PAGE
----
Reader Report: Cabin Fever Fishing Team gets prized 242-pound swordfish

Ernest Hemingway wrote a famous novel about the “Old Man and the Sea.” This is a story about young boys and the sea…or make that, the Gulf.

Alex invited five middle school buddies to go offshore fishing on Feb. 14, but as the day approached, the weather was rough, so he postponed. He asked when the best time for good weather and good fishing and I told him June. So he set a date four months out — June 3, 2023. The crew consisted of the captain, Will Degenhart, who runs the family’s self-proclaimed Cabin Fever Fishing Team, dad’s friend, Dustin Mule “Baby J,” Alex Degenhart “Karl,” 12, Zander Fonseca “Elvis,” 13, Treven Roppolo “Orange,” 13, Drake Woodruff “Obama,” 13, and Hunter Mule “Pickle,” 13, all of Luling, La.

After launching at Cypress Cove in Venice, they decided to go for red snapper at the 12 mile rigs. The boat was disappearing in the swells on the way out with a long rolling wave period. Two of the boys were looking pretty green when they arrived at the fishing grounds. With a full (Strawberry) moon the next day, the current was strong and baits were going sideways. The boys fought the current and reeled in several snapper and a white trout. Around noon, they decided to move on to Lightning Rod, where they hooked up, and after a good fight revealed an out of season amberjack.

Time to move

It was now 1 o’clock and time to move to the swordfish grounds. The boys deployed a buoy line with a squid and set a drift to roll over some humps and ledges at the 1000 foot mark. After the buoy line was deployed, a second line was deployed on a “tip rod.” The boys all conked out on bean bags for a nice sleep in the sun. As 3 o’clock rolled around, it was getting to be about that time to pull in baits and head in and start some dinner, but the drift was really nice and the garlic salted squid that Baby J had rigged were soaking, so we just had to give it another hour.

At 3:45, Elvis and the boys were up and stirring around and one minute later, Baby J exclaimed that we just got hit. After cranking up the bait five turns on the reel, whack! After cranking up 5 more turns, nothing. The bait was dropped down and all of a sudden the rod bent over and Baby J said we are tight! Elvis got on the reel and started cranking until he got tired and Karl got on the reel until he got tired. They took turns cranking down on the Talica 50 with the custom Bimini sword rod swapping out every few minutes.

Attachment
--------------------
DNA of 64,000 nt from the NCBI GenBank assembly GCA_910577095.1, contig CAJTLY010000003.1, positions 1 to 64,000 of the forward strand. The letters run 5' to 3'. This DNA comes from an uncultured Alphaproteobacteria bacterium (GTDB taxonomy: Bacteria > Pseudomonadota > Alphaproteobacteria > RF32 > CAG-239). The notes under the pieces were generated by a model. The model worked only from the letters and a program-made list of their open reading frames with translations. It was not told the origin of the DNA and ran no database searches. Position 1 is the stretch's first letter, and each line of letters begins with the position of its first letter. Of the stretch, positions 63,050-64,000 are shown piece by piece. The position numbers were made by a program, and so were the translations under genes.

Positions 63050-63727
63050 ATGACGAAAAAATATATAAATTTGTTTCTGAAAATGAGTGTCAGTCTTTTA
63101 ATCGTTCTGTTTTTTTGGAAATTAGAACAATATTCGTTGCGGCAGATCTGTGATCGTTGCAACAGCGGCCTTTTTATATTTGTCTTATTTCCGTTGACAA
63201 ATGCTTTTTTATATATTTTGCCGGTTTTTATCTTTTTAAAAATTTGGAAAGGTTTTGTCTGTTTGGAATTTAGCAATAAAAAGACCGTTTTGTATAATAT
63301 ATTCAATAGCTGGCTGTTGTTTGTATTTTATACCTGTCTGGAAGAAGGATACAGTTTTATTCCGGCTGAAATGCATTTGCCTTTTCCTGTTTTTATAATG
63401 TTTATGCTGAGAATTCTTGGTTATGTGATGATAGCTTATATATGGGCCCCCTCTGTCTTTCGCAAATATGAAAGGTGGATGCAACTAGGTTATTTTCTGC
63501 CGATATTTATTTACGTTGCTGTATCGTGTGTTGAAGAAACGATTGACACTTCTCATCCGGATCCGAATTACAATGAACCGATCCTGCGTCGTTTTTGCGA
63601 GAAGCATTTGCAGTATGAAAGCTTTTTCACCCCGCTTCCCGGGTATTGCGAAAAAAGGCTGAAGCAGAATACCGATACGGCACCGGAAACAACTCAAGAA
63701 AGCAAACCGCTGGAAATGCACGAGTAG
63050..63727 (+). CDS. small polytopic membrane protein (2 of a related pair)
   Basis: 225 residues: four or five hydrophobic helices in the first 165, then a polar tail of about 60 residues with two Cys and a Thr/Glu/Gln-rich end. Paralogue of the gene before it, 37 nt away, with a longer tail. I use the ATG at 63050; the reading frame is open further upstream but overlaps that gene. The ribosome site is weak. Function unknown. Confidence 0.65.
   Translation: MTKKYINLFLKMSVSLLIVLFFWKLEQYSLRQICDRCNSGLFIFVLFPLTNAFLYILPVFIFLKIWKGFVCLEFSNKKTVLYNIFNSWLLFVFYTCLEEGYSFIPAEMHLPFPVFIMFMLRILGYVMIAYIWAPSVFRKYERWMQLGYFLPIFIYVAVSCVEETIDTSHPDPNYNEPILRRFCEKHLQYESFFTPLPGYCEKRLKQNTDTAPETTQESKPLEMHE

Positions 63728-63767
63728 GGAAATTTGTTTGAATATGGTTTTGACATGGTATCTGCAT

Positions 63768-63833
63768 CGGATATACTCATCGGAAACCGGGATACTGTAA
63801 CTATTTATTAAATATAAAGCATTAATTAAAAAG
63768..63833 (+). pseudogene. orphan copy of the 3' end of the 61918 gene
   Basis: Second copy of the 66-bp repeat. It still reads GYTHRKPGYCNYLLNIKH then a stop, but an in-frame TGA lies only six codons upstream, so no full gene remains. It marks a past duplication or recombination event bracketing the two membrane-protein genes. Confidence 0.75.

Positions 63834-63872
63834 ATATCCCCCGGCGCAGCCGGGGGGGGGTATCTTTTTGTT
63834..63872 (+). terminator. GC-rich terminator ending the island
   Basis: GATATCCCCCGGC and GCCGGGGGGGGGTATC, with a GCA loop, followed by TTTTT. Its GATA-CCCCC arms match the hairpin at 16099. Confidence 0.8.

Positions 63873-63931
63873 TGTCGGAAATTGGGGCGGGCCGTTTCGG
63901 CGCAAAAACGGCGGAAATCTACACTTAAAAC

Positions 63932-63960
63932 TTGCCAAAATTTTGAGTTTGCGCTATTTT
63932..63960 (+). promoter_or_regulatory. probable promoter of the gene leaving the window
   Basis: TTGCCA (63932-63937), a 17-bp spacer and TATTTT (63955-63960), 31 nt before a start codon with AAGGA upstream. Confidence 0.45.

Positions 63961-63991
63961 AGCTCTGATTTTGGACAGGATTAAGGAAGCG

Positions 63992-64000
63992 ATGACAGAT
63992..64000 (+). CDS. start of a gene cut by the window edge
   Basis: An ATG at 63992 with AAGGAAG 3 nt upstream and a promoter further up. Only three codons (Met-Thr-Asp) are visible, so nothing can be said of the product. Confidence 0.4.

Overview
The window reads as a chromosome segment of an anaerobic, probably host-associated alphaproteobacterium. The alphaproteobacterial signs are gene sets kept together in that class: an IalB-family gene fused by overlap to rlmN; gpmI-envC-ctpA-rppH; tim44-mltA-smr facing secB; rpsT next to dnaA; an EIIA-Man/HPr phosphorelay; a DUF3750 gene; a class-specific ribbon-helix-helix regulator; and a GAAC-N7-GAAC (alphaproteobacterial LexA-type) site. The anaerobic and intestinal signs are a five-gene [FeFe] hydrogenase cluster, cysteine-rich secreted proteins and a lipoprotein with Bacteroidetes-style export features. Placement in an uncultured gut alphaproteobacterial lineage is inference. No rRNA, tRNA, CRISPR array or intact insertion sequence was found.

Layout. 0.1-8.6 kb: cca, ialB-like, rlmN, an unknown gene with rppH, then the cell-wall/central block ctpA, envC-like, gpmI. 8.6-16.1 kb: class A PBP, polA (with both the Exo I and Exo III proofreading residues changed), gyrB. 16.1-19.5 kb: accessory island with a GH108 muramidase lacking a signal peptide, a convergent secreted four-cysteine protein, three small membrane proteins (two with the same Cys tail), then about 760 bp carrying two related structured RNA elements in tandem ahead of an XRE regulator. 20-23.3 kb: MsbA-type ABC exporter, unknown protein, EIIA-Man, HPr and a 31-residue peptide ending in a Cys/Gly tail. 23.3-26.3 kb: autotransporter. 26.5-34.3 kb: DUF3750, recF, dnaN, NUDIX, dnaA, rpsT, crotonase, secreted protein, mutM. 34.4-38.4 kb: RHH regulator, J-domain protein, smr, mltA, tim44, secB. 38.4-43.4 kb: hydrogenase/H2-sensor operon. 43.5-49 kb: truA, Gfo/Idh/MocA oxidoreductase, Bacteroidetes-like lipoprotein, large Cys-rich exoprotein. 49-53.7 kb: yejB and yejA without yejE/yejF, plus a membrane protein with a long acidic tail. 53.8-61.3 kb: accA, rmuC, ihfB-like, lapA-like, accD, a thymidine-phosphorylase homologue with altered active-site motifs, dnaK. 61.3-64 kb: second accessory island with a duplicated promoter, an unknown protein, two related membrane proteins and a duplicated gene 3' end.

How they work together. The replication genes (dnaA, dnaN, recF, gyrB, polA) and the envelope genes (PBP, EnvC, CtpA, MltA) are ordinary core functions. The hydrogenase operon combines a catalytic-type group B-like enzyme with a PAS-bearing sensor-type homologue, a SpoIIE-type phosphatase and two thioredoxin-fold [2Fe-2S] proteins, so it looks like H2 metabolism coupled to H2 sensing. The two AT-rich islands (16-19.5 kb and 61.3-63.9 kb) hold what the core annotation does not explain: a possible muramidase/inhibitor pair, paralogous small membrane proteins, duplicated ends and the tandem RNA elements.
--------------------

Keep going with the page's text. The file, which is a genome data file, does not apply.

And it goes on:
After an hour of fighting the fish, it was close. As the leader appeared, it was a jumbled-up mess. They weren’t able to get the fish up to the boat with the leader tangle and the line went slack. They laid eyes on the fish as it swam up to the surface and made a lap under the boat. They knew it was a good one, but with only a gaff in hand, the fish stayed just out of range until it realized it didn’t want to be at the boat anymore and sounded 800 feet down.

They kept trying

It was a bit of a heartbreak moment realizing the missed opportunity. But the five boys once again took turns, reel-wait-reel-wait-reel. They began to give out and decided they couldn’t do it. At that point Baby J gave them an inspirational speech about how “nothing in life that is worth having comes easy boys” and kept them going on the reel. Now at 2 hours in, the fish was marking clearly on the sounder 200 foot down, then 180, then 160, then 140 and up it came, slow and steady with the boys asking every 3 minutes, where is it now.

The fish stalled at 20 foot under the boat. We could see it, but we just couldn’t move it. It finally drew closer to the point that Baby J was able to grab the leader and handline the fish toward the boat. Once the head was visible, we realized that this was a huge swordfish. The fish made one last circle under the boat and after a swipe of the gaff, we had a hook in it.

With a tail rope and two gaffs, the fish was dragged onto the deck through the tuna door. Then came lots of high fives and cheering, pictures and grinning from the five whipped 13-year-olds that had just boated the fish of a lifetime in a 3-hour battle. The weight guesses were all over the place from 190-222 pounds, but after a stop at Venice Marina to hang the fish. The actual weight was 242.6 pounds.

The boys took some more pictures with the fish and after cleaning it and packing up, we rode out of the marina parking lot. They didn’t even make it to the main road before they were all asleep.

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